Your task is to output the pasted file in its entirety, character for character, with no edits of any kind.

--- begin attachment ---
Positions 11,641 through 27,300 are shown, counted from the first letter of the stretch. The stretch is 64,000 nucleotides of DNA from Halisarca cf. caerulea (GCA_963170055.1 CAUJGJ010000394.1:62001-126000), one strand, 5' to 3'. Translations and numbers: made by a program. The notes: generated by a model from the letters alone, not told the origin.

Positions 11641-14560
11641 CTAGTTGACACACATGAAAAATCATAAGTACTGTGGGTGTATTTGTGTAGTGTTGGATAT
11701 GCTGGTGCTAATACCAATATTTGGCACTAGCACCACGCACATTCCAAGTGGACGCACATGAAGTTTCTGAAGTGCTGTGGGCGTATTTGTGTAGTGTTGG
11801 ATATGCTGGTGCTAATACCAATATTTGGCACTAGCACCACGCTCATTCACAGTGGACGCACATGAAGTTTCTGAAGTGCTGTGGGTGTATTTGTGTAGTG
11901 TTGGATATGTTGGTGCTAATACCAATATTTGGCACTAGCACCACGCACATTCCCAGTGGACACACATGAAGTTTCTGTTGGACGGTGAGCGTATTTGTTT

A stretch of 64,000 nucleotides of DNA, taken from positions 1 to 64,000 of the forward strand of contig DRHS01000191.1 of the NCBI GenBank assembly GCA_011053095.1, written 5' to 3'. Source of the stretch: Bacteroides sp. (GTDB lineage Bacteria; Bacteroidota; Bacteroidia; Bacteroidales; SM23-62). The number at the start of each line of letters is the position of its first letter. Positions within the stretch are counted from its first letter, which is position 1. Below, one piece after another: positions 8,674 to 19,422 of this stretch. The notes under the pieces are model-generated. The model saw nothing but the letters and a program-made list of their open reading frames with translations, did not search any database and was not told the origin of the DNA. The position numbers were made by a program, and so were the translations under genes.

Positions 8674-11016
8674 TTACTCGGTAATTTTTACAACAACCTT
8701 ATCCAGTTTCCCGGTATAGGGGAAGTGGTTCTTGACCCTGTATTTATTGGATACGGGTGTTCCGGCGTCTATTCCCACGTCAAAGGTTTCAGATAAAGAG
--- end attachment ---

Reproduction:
Positions 11,641 through 27,300 are shown, counted from the first letter of the stretch. The stretch is 64,000 nucleotides of DNA from Halisarca cf. caerulea (GCA_963170055.1 CAUJGJ010000394.1:62001-126000), one strand, 5' to 3'. Translations and numbers: made by a program. The notes: generated by a model from the letters alone, not told the origin.

Positions 11641-14560
11641 CTAGTTGACACACATGAAAAATCATAAGTACTGTGGGTGTATTTGTGTAGTGTTGGATAT
11701 GCTGGTGCTAATACCAATATTTGGCACTAGCACCACGCACATTCCAAGTGGACGCACATGAAGTTTCTGAAGTGCTGTGGGCGTATTTGTGTAGTGTTGG
11801 ATATGCTGGTGCTAATACCAATATTTGGCACTAGCACCACGCTCATTCACAGTGGACGCACATGAAGTTTCTGAAGTGCTGTGGGTGTATTTGTGTAGTG
11901 TTGGATATGTTGGTGCTAATACCAATATTTGGCACTAGCACCACGCACATTCCCAGTGGACACACATGAAGTTTCTGTTGGACGGTGAGCGTATTTGTTT

A stretch of 64,000 nucleotides of DNA, taken from positions 1 to 64,000 of the forward strand of contig DRHS01000191.1 of the NCBI GenBank assembly GCA_011053095.1, written 5' to 3'. Source of the stretch: Bacteroides sp. (GTDB lineage Bacteria; Bacteroidota; Bacteroidia; Bacteroidales; SM23-62). The number at the start of each line of letters is the position of its first letter. Positions within the stretch are counted from its first letter, which is position 1. Below, one piece after another: positions 8,674 to 19,422 of this stretch. The notes under the pieces are model-generated. The model saw nothing but the letters and a program-made list of their open reading frames with translations, did not search any database and was not told the origin of the DNA. The position numbers were made by a program, and so were the translations under genes.

Positions 8674-11016
8674 TTACTCGGTAATTTTTACAACAACCTT
8701 ATCCAGTTTCCCGGTATAGGGGAAGTGGTTCTTGACCCTGTATTTATTGGATACGGGTGTTCCGGCGTCTATTCCCACGTCAAAGGTTTCAGATAAAGAG